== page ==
St. Ignatius Mission
Backstory and Context
Father DeSmet and Father Hoecken established the mission in 1854, ten years after they founded it in what is now the town of Cusick, Washington along the Pend d'Oreille River. Ultimately this site was unsuitable; it was somewhat isolated, there was little productive farmland, few animals to hunt, and the weather was poor. As a result, DeSmet and Hoecken decided to leave. Chief Alexander of Kalispell tribe requested they relocate the mission here to serve the Pend d'Orielle and Kalispell Indians. Over a thousand Indians moved permanently to the mission by the next year and three other Jesuits joined DeSmet and Hoecken. By 1864, the mission had a chapel, blacksmith and carpenter shops, a flour mill, and a boarding school run by four nuns of the Sisters of Providence—they were the first sisters in Montana. Ursuline Sisters taught at the mission as well.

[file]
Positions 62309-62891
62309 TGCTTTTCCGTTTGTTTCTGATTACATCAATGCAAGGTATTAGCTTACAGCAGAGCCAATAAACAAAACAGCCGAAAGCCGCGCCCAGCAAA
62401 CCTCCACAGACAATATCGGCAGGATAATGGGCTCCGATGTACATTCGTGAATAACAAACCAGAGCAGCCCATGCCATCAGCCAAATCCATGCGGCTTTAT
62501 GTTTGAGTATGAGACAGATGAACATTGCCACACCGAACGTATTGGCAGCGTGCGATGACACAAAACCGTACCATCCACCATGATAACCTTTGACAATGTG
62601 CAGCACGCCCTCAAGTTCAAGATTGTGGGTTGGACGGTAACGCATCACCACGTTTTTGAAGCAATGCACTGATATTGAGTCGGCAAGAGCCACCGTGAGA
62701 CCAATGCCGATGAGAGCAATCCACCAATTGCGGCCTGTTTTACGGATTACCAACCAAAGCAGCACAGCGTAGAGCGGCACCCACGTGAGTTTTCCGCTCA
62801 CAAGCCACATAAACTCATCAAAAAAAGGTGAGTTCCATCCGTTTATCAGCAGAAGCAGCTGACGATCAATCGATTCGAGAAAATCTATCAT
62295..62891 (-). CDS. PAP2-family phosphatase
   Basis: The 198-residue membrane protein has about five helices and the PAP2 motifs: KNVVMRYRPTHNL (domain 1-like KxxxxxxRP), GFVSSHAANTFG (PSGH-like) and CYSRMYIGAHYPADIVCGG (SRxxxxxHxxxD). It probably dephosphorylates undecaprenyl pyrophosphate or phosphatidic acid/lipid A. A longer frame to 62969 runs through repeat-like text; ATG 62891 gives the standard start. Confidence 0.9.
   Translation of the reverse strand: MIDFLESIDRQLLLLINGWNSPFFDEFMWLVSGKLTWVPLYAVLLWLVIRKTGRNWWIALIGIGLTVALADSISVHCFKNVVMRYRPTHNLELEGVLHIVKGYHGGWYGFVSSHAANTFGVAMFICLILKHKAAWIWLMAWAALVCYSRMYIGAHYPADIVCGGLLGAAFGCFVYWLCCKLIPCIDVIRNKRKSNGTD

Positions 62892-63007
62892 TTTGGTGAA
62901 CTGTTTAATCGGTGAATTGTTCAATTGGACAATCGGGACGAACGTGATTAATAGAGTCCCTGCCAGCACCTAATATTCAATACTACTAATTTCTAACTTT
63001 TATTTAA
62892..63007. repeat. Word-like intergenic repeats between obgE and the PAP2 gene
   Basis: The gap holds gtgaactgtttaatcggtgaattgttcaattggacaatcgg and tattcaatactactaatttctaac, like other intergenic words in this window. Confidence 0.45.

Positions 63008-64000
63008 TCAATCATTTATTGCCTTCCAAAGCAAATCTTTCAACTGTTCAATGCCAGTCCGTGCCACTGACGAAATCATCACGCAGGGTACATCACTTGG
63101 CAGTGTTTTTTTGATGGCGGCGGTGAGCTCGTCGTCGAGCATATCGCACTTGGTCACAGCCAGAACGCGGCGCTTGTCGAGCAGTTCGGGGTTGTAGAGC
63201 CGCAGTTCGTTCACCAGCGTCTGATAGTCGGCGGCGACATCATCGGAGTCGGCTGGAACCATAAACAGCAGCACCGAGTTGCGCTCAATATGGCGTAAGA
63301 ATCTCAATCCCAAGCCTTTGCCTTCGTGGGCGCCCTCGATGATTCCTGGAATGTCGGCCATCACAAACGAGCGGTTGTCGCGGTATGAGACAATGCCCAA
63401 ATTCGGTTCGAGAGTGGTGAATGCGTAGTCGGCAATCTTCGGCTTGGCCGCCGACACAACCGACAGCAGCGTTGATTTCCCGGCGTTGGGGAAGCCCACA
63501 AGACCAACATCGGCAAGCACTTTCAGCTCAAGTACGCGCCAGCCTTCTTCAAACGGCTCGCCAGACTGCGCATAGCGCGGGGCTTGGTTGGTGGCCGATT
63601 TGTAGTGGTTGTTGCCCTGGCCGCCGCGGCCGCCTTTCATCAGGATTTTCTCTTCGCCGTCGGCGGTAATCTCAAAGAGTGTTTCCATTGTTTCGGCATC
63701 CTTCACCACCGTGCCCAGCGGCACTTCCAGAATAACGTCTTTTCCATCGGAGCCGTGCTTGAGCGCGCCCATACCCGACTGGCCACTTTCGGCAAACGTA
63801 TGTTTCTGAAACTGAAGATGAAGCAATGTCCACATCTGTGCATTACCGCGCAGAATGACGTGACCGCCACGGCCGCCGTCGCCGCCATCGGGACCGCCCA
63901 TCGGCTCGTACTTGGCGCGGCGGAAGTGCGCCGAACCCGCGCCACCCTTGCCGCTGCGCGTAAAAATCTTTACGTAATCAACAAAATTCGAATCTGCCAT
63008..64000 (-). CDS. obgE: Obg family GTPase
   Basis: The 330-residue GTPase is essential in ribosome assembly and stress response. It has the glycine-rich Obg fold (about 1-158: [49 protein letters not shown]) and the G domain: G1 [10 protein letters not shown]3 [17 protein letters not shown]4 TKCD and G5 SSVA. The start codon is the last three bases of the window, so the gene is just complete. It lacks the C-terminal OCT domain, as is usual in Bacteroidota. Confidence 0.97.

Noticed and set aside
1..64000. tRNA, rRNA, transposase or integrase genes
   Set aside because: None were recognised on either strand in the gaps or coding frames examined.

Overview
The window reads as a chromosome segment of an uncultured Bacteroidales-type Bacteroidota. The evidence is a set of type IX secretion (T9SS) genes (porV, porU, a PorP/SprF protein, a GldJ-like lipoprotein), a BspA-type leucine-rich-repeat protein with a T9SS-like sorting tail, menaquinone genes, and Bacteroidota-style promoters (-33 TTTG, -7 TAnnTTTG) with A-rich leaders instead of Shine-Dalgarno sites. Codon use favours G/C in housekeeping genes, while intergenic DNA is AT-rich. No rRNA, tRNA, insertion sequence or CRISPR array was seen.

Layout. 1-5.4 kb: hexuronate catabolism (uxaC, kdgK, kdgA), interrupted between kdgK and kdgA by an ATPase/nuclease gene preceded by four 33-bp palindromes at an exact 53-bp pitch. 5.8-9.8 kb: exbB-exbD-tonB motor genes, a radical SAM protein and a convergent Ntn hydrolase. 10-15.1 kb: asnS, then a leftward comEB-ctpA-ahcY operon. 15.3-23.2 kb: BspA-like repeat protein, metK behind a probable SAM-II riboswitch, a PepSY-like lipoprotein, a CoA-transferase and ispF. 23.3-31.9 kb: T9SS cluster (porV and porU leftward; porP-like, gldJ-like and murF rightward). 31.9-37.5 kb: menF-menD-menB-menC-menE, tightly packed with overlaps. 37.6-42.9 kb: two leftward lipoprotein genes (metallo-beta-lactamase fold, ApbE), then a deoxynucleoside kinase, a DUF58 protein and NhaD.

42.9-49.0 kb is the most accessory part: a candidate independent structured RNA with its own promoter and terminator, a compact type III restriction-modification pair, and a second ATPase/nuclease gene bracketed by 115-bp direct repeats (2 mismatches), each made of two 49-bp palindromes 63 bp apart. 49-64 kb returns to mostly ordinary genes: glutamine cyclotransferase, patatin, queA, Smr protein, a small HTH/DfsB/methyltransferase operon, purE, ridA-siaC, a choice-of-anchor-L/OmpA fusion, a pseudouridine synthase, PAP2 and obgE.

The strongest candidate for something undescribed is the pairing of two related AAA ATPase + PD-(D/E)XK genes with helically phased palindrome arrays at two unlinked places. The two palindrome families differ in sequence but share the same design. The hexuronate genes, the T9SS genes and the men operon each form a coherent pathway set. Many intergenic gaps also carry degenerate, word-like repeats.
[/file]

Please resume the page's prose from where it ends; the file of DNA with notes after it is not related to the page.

At its peak between 1890 and 1896, as many as 300 Indian children were taught here, which included learning trades. After the federal government stopped funding mission schools in 1896, the number of children taught at St. Ignatius declined. There were only 47 boys at the mission in 1901. The education of Indian children continued, however. The Ursuline Sisters operated a boarding school until the early 1970s. The mission has been open to visitors since 1973.
Guyaz, Norman. "St. Ignatius Mission." National Park Service - National Register of Historic Places Nomination Form. June 19, 1973. https://npgallery.nps.gov/NRHP/GetAsset/NRHP/73001053_text.
"The Mission Today." St. Ignatius Mission. Accessed June 2, 2020. https://stignatiusmission.org/the-mission-tours.
Thompson, Steve. "St. Ignatius Mission Church | St. Ignatius, Montana." Crown of the Continent. Accessed June 2, 2020. https://crownofthecontinent.net/entries/st-ignatius-mission-church-st-ignatius-montana/176529fe-850f-4a69-8038-5fd00263866f.
Wikimedia Commons: https://commons.wikimedia.org/wiki/File:St_Ignatius_Mission_(St_Ignatius_Montana)_2002-05.jpg